• The time and resource constraints of the process can limit the extent to which full diversity of opinions on a topic can emerge
  • Recognizing that unless the authorities have given a prior commitment, they are not necessarily obliged to act on the Jury’s recommendations.
  • Highly controversial issues must be treated with care to avoid exacerbating tension or conflict.
  • Citizens Juries often fail to provide opportunities for communities to evaluate the process.

Key Resources

Key Resources

Jefferson Center , USA

Jefferson Center based in USA is one of the pioneering institutions in advancing Citizen Juries as a tool to promote participatory governance. Their website and particularly the Citizen Juries Hand Book is a treasure house of information and a comprehensive ‘how to do’ guide on citizen Juries.

Supplementary Resources

Supplementary Resources

Abelson, J, Forest, PG, Eyles, J, Smith, P, Martin, E. and FP Gauvin (2001) ‘Deliberations about deliberation: issues in the design and evaluation of public consultation processes’, McMaster University Centre for Health Economics and Policy Analysis, Research Working Paper 01- 04, June 2001.

Drawing from an extensive critical review of literature, the article explores various deliberative methods for public involvement including Citizen Juries and general principles that can be used to guide the design and evaluation of public involvement processes for the health-care sector in particular.

Carson , Lyn et al - ,” Citizens Juries in Australia:
A discussion about protocols”. 2000.

Set in the Australian context and aimed at practitioners of Citizens Juries, the article provides a detailed set of must and must not do’s to ensure effectiveness of Citizen Juries

Center for Policy & Development, Australia

The article, “Citizens Juries: A basis for health policy whoever wins elections?”, authored by Gavin Moooney in October 2007 describes the advantages of Citizen Juries over other methods of participatory democracy particularly for public policy formulation.

Flynn, Brendan - “Planning Cells and Citizen Juries in Environmental Policy: Deliberation and Its Limits”, in “Public Participation and Better Environmental Decisions”, edited by Frans Coenen, 2009, pages 57-71:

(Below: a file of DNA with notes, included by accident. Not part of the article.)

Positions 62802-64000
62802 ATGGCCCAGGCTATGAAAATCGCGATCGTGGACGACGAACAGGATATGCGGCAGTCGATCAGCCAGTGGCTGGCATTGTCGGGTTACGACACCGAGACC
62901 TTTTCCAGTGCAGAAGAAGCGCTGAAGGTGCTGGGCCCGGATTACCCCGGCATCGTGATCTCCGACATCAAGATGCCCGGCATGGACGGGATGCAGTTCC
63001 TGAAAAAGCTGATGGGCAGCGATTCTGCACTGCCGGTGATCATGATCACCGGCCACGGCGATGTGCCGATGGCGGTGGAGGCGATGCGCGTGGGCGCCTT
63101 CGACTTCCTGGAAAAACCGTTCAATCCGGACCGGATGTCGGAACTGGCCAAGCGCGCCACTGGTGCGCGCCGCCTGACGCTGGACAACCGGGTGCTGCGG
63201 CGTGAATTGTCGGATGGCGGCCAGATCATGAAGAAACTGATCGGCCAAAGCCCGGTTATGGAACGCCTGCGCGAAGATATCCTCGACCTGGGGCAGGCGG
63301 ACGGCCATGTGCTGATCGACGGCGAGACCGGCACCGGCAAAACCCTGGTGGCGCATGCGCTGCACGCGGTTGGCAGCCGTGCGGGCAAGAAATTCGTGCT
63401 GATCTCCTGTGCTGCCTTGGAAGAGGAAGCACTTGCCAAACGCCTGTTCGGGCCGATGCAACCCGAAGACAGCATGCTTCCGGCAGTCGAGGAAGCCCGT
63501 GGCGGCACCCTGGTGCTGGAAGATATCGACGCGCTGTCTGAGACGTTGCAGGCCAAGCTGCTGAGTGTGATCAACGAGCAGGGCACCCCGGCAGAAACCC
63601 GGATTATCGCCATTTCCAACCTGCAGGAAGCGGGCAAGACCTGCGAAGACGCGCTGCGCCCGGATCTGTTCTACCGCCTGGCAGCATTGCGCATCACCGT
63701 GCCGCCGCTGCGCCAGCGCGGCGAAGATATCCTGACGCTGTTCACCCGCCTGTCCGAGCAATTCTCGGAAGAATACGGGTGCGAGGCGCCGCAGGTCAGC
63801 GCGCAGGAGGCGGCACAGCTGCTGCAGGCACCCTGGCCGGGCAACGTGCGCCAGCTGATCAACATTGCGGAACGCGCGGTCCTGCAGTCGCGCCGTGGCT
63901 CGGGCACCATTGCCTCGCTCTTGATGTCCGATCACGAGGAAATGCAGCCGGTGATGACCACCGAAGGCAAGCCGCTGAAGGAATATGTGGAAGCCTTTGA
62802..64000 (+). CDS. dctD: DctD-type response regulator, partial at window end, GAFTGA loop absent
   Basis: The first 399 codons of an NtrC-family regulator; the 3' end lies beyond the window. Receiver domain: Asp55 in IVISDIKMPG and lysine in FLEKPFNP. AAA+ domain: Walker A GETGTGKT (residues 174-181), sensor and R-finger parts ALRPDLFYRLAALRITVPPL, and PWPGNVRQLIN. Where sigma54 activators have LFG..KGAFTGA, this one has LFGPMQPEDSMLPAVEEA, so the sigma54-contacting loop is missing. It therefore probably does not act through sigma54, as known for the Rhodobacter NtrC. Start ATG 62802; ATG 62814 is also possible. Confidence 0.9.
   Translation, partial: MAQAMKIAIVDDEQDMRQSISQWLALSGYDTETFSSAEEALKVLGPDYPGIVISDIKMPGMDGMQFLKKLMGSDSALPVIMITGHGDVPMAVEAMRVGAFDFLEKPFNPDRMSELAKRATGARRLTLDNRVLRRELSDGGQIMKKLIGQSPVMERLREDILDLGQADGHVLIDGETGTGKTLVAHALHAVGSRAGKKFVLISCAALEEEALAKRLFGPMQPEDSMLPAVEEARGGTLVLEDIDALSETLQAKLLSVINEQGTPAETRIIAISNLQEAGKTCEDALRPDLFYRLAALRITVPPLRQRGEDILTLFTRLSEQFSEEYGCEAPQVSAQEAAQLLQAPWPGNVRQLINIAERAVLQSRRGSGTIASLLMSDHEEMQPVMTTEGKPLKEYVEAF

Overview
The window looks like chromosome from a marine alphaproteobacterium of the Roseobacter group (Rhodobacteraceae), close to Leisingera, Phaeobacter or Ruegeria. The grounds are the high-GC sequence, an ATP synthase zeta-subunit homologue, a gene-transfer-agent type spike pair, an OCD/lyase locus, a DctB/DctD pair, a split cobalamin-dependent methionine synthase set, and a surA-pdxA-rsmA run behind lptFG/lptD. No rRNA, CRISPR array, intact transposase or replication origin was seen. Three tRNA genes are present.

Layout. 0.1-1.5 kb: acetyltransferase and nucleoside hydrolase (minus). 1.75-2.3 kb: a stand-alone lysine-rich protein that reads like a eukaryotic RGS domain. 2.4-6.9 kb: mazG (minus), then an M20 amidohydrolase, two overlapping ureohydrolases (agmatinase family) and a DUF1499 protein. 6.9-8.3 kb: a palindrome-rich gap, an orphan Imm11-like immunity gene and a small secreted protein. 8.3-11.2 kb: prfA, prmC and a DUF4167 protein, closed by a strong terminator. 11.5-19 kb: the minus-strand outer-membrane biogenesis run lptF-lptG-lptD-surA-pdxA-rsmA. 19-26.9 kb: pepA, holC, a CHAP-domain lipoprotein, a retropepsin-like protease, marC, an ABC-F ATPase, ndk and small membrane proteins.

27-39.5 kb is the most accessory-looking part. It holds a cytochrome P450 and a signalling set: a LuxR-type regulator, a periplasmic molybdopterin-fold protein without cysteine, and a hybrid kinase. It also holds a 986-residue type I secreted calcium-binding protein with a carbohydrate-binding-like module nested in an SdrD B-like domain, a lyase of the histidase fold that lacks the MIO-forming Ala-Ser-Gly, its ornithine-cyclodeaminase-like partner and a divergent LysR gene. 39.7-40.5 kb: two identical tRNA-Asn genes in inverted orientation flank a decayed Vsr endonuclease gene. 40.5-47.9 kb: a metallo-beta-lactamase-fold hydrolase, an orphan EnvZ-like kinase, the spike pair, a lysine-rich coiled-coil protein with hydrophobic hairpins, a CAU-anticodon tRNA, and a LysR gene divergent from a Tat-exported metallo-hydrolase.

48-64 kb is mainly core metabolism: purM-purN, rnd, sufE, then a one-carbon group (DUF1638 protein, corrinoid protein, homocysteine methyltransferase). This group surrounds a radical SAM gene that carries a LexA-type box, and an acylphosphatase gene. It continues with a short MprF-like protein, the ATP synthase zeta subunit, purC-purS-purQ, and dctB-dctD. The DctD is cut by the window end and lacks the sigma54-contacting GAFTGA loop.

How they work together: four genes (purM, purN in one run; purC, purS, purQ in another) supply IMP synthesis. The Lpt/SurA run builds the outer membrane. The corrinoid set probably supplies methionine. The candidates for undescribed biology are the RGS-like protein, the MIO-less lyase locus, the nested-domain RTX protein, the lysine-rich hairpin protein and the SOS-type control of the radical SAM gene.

The article gives a brief background of the idea of Citizen Jury and then moves on to discuss some comparative experiences with Citizen Juries. This is followed by a more in-depth and critical evaluation of a trial Citizen Jury on waste policy held in Ireland which was administered by the author of this resource.

Huitema, David and Marleen van de Kerkhof (2007) “The nature of the beast: are citizens’ juries deliberative or pluralist?”, Policy Sci, November 2007, 40:287–311:

Drawing from the experiences of two Dutch Juries, the article presents a theoretical argument aimed at improving the understanding about the design of the Citizens’ Jury from the perspectives of both pluralist reasoning and deliberative democracy.

International Institute of Environment & Development IIED), United Kingdom

The web link provides a description of IIED’s Citizen Juries project in India and Mali. In India, a Citizen Jury was set up in the state of Andhra Pradesh to interrogate the controversial farming policy of the state government, while in Mali, it was constituted to interrogate the issue of Genetically Modified Organisms in relation to the future of farming in Mali.

Pimbert and Wakeford (2001) ‘Deliberative democracy and citizen empowerment, PLA Notes, Number 40, Part 9 - Citizen Juries: reflections on the UK experience, by Clare Delap